Upon reading it, one would find that the deregulation refers to telecommunications primarily. It did not go into broadcasting. It called for deregulation over time unless competition is not existent in a particular area. In the report the very first objective (at p. 4) is "assuring affordable rates for consumers who have no competitive alternatives to traditional ILEC service.

For many years this conference has identified the telecommunications regulatory system as broken. This past year we heard of people in a rural co-op that are actually paid to subscribe to telephone, due to the internal subsidies in the telecom system. That's not such a big deal, but the distortions in the system are untenable as voice over Internet becomes commonplace. The internal subsidies of corporations in the universal service scheme need to be changed so that subsidies are targeted to those who need it, and so that the source is from general revenues or as near to general as possible. To stick to a system that had long distance subsidizing local rates won't work in the new environment.

Anonymous: The data comes from sources cited in the report, in the case of charts, or from participants. In the case of the numbers for cable, I believe that came from the FCC.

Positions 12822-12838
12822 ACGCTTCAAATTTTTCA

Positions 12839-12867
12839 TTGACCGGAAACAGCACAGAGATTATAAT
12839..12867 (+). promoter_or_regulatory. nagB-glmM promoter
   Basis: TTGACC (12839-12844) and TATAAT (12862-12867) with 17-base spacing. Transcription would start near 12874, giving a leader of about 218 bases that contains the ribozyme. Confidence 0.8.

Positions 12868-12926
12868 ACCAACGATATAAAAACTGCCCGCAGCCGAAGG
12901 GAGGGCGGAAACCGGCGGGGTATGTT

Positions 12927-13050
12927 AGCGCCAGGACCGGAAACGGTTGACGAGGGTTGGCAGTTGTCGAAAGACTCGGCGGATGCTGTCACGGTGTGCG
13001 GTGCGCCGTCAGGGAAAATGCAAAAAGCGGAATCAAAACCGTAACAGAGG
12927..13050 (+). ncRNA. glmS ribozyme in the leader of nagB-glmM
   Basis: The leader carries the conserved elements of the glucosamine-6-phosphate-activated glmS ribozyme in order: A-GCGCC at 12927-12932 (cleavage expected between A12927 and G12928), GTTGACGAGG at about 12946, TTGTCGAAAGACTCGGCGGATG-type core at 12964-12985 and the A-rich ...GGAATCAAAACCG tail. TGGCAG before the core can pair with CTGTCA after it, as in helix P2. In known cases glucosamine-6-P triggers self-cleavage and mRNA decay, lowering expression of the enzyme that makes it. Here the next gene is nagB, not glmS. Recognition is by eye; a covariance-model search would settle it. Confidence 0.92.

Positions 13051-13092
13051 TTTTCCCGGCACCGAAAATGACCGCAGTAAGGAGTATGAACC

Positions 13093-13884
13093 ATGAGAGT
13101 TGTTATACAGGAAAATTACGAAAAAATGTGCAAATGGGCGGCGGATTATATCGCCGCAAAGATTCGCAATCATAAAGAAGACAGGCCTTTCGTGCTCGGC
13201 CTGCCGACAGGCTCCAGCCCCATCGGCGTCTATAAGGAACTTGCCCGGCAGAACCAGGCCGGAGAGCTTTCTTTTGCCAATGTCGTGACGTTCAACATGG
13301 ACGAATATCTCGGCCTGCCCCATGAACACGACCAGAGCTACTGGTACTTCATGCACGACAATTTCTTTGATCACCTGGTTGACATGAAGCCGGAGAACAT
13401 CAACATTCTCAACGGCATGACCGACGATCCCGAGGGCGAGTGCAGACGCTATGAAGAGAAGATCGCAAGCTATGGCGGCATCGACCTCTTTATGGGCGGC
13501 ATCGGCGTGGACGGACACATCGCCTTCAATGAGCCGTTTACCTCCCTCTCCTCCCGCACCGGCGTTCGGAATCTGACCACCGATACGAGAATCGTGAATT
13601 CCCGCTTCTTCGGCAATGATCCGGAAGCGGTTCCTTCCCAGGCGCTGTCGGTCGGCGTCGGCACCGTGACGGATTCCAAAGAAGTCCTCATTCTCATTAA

As for the diversity of viewpoints in the conference, this group included academic Heather Hudson, who is a voice for the local citizen, as well as state regulators Bob Rowe and Susan Kennedy. We invited someone else at the local level but she could not attend. much to our detriment. We will correct that in the future conferences.

Industry representatives comprised about half the group, but remember that they square off against each other on these issues. So ILECs, cable, inter-exchange carriers, manufacturers, financial institutions, and corporate consumers all take different perspectives on the specifics.

For the next 2-4 years I think we will see Congress take a long look at the Communications Act. The 1996 revisions left a lot to be desired. I think it is important to take a broad and dispassionate look at what will rationally serve the public, and still be realistic in terms of the political process.

Anyway, Bunny, your concerns are fair ones. We certainly would not ban you from the conference table, or even from smoking cigars the next time.

One last item that won't thrill you. Upon his departure from the FCC, Michael Powell will spend three months at the Aspen Institute as a senior fellow. He is the third FCC chairman to accept a senior fellowship at the Communications and Society Program upon departing the Commission (Hundt and Kennard before him). While I don't agree with all of Powell's decisions, particularly on media concentration, this Program is open to a broad variety of viewpoints, left and right. We are non-partisan and are not advocates, ourselves. That is the spirit of the Telecom Report as well, though in that case, the group believes that reform is needed and indeed inevitable.